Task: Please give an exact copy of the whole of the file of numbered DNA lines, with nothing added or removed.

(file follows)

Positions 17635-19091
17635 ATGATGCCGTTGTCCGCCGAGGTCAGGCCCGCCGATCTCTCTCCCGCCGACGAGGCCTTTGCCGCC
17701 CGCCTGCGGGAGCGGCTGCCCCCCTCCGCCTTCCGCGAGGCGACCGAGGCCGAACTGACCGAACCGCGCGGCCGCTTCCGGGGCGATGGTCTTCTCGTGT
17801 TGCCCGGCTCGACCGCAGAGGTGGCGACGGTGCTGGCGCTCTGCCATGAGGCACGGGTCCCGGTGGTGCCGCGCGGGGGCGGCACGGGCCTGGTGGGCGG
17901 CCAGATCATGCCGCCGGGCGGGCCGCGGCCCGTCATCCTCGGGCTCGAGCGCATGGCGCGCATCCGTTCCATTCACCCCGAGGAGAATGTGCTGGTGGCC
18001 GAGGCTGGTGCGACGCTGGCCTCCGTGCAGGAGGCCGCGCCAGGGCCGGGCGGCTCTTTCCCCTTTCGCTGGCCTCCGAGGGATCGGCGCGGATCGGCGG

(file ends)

Positions 17635-19091
17635 ATGATGCCGTTGTCCGCCGAGGTCAGGCCCGCCGATCTCTCTCCCGCCGACGAGGCCTTTGCCGCC
17701 CGCCTGCGGGAGCGGCTGCCCCCCTCCGCCTTCCGCGAGGCGACCGAGGCCGAACTGACCGAACCGCGCGGCCGCTTCCGGGGCGATGGTCTTCTCGTGT
17801 TGCCCGGCTCGACCGCAGAGGTGGCGACGGTGCTGGCGCTCTGCCATGAGGCACGGGTCCCGGTGGTGCCGCGCGGGGGCGGCACGGGCCTGGTGGGCGG
17901 CCAGATCATGCCGCCGGGCGGGCCGCGGCCCGTCATCCTCGGGCTCGAGCGCATGGCGCGCATCCGTTCCATTCACCCCGAGGAGAATGTGCTGGTGGCC
18001 GAGGCTGGTGCGACGCTGGCCTCCGTGCAGGAGGCCGCGCCAGGGCCGGGCGGCTCTTTCCCCTTTCGCTGGCCTCCGAGGGATCGGCGCGGATCGGCGG